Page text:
The best way to learn SVN is to experiment it, we programmers, love to explore. Though Seneca already provides us SVN hosting, there are other free SVN hosting out there that you can use and experiment around (since you might not want to mess around with your team's account if you don't know what you're doing). One of the best SVN hosts out there is probably Google Code Hosting because it has many cool features such as web presentation of syntax highlighted sources, diff, wiki and more (which you can do also within a client program) of sources and it does show what SVNs are truly for: ease.

Here's a few SVN hosts:

NOTE: Seneca already provides us SVN hosting (SVN login and pass), all of our work academic work should be all there.

Creating Projects in Visual Studio for Console Applications

Visual Studio is available for download from ACS

To create a new project for console applications:

  • From the File menu, select New > Project
  • Select Project Type as Visual C++ > Win32
  • Select template Win32 Console Application
  • Assign project name and choose local directory
  • Uncheck the box Create directory for solution
  • In the wizard, click on Application Settings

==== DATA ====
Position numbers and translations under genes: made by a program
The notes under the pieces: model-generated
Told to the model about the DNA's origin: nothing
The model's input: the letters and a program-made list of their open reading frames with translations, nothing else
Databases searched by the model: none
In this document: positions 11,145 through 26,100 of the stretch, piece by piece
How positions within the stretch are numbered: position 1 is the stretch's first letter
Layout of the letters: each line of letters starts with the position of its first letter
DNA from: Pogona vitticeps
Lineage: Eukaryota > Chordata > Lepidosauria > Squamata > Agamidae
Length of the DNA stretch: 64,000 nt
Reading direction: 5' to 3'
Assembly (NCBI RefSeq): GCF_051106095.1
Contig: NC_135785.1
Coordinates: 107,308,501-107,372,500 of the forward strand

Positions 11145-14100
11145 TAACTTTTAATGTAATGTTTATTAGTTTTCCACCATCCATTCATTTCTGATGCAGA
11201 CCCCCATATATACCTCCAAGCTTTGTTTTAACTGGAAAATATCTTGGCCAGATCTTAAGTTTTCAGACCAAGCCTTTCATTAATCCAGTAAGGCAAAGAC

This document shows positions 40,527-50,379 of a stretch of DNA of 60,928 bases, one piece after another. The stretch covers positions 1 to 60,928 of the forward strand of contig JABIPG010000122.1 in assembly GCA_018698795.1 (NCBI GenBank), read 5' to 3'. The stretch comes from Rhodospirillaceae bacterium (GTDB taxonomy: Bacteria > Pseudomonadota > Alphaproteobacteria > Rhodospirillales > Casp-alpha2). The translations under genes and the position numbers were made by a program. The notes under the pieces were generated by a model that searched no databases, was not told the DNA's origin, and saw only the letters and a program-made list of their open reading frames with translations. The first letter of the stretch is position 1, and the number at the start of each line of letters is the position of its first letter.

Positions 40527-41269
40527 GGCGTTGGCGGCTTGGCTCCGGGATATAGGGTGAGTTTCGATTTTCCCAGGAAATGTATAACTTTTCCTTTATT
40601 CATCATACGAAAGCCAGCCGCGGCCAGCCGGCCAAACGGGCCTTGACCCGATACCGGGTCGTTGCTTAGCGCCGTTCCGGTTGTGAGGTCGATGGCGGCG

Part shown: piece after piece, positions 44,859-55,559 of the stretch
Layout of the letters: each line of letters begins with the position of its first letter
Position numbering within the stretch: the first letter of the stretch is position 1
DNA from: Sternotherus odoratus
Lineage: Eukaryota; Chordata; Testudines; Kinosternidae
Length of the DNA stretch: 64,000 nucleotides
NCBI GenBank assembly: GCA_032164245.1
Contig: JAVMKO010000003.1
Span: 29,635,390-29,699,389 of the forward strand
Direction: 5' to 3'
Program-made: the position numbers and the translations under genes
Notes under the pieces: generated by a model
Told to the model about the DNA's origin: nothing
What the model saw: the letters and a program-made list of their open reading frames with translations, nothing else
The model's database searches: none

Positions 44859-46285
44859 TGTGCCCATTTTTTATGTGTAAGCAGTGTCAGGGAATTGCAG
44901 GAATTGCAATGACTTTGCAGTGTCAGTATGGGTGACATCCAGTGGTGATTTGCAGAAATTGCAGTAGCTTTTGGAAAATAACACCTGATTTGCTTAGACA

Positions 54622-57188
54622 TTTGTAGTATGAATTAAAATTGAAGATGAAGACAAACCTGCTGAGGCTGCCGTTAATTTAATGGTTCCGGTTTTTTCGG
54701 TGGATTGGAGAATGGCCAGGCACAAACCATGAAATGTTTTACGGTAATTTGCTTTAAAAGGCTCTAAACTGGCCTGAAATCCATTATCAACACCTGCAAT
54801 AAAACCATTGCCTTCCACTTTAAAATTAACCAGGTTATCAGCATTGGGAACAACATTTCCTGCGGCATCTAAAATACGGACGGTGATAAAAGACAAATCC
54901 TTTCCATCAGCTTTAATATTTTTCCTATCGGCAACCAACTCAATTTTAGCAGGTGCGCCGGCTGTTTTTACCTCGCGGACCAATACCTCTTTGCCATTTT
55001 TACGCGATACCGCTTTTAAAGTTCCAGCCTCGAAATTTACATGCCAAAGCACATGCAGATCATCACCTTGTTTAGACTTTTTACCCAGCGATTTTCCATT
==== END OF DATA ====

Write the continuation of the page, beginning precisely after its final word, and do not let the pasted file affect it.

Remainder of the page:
• Application type of Console application should be selected
  • Check the box beside Empty project

In "Solution Explorer", add new item to Header Files or Source Files.

The Basics of IRC

IRC is also known as Internet Relay Chat. The principal of it is essentially to provide accessible chat rooms for people over the internet over multiple operating systems.

To be able to connect and interact with IRC, one must first have an IRC client of some sort. There is a wide variety of different IRC clients on all platforms. Here is a list of just a few:

Once installed and running, you will have such options as connecting to various servers. We're particularly interested in the one which the seneca chatroom is located.

Basic Commands

Command Description
/server irc.freenode.net Connects your client to an IRC server. In this case, it is the freenode server
/join #seneca Join #seneca channel
/nick YOURNEWNICKNAME Change your nickname
/leave #seneca Leave #seneca channel
/part #seneca Another fancy (more elegant) way of leaving
/query NICKNAME Open a private chat with someone

See this for more advanced (and fun) IRC commands that works at Freenode.


Protecting your Nickname